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Shortages: Water supplies in crisis

By Roger Harrabin
Environment analyst, BBC News

Most countries will have to make do with the water they've got, but there are stark disparities

Most countries will have to make do with the water they’ve got, but there are stark disparities

Over the past 40 years the world’s population has doubled. Our use of water has quadrupled. Yet the amount of water on Earth has stayed the same.

Less than 1% of the water on planet blue is for humans to drink.

About 2% is locked up in ice. The rest is for the fish.

Seawater is only good to drink for humans who live near the sea and can afford the cash and the energy to take out the salt.

For most of the population this is not an option.

Desalinated water costs maybe 15 times more than regular water. It burns polluting fossil fuel energy, as solar-powered desalination is in its infancy.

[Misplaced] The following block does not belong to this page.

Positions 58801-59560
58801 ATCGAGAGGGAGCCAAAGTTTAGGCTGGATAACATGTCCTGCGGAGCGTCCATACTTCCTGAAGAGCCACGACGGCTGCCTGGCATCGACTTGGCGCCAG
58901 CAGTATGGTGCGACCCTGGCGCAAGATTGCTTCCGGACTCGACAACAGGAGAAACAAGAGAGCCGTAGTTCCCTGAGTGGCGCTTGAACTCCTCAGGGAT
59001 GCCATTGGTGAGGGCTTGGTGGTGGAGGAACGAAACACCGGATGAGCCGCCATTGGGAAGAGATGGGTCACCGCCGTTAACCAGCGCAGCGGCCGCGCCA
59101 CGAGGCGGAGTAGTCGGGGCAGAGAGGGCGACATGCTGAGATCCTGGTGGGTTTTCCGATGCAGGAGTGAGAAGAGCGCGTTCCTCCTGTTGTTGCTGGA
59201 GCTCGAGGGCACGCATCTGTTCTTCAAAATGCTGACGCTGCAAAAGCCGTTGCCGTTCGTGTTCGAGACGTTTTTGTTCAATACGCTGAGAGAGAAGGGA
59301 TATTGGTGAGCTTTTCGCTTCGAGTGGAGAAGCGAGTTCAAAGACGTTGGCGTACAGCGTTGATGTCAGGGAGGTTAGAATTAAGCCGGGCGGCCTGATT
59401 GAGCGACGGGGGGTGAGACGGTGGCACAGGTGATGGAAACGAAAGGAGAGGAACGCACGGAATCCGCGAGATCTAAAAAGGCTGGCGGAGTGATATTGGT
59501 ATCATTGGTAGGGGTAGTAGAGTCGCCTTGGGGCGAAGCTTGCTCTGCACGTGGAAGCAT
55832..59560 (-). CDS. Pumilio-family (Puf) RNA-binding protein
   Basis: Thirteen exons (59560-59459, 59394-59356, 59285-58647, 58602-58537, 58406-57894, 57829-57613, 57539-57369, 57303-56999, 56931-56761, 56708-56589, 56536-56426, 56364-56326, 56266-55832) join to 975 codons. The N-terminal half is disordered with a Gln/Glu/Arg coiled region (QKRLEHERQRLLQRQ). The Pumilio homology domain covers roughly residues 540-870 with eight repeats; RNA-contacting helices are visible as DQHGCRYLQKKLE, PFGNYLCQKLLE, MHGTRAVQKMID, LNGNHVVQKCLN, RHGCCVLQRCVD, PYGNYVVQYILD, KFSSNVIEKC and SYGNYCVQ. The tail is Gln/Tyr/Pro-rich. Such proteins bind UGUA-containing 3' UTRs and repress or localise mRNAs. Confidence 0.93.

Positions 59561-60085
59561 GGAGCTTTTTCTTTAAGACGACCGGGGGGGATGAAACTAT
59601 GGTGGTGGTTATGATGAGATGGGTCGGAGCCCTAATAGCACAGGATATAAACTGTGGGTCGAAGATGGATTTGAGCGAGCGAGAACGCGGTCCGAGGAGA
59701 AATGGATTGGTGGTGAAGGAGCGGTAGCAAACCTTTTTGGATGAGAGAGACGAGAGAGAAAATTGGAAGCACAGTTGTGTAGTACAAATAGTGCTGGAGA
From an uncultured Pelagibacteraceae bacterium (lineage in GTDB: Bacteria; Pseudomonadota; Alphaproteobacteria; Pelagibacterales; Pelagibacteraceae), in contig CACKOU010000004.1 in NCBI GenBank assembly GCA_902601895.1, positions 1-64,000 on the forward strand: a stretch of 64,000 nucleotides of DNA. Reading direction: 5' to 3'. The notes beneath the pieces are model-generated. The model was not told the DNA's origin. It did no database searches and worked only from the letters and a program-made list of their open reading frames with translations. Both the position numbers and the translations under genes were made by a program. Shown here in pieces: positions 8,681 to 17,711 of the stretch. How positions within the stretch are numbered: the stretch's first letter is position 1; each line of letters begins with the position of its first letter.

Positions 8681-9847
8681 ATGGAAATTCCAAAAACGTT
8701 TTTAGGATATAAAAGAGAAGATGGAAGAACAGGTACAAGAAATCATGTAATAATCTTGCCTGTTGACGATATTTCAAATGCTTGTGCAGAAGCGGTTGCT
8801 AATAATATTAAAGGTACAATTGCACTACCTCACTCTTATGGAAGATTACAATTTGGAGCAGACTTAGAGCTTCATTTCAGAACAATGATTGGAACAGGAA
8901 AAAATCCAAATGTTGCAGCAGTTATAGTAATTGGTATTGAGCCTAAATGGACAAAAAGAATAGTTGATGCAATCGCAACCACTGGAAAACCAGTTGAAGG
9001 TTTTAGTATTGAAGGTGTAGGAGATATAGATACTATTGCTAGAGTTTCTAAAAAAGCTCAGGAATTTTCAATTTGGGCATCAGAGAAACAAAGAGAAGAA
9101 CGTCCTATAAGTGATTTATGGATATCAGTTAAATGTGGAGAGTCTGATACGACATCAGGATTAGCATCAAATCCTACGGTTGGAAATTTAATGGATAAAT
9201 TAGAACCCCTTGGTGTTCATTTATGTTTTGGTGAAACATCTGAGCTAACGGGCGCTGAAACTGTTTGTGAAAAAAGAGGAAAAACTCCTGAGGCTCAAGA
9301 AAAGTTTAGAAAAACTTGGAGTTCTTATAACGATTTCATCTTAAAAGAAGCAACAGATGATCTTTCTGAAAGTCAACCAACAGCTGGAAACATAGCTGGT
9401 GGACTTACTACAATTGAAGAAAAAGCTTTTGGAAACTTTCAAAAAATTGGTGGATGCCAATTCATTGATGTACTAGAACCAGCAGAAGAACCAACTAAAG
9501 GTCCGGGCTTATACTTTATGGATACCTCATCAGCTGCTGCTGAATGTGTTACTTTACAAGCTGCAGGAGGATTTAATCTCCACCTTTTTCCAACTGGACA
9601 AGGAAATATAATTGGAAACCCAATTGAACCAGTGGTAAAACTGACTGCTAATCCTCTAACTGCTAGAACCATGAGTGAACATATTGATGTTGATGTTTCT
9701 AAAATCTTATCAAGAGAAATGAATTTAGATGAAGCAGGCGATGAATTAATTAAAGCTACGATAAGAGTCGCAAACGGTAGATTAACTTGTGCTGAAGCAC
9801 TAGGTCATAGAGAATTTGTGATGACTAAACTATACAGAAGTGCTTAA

No, most places will have to live with the water they’ve got.

Many countries are awash; they’ll be fine. Others are desperately mining fossil H2O that seeped into rocks during the last ice age.

And as underground supplies run dry, water shortage sets in.

Large parts of Africa, Asia and Europe, including the south east of Britain are categorised by the UN as facing water stress or scarcity.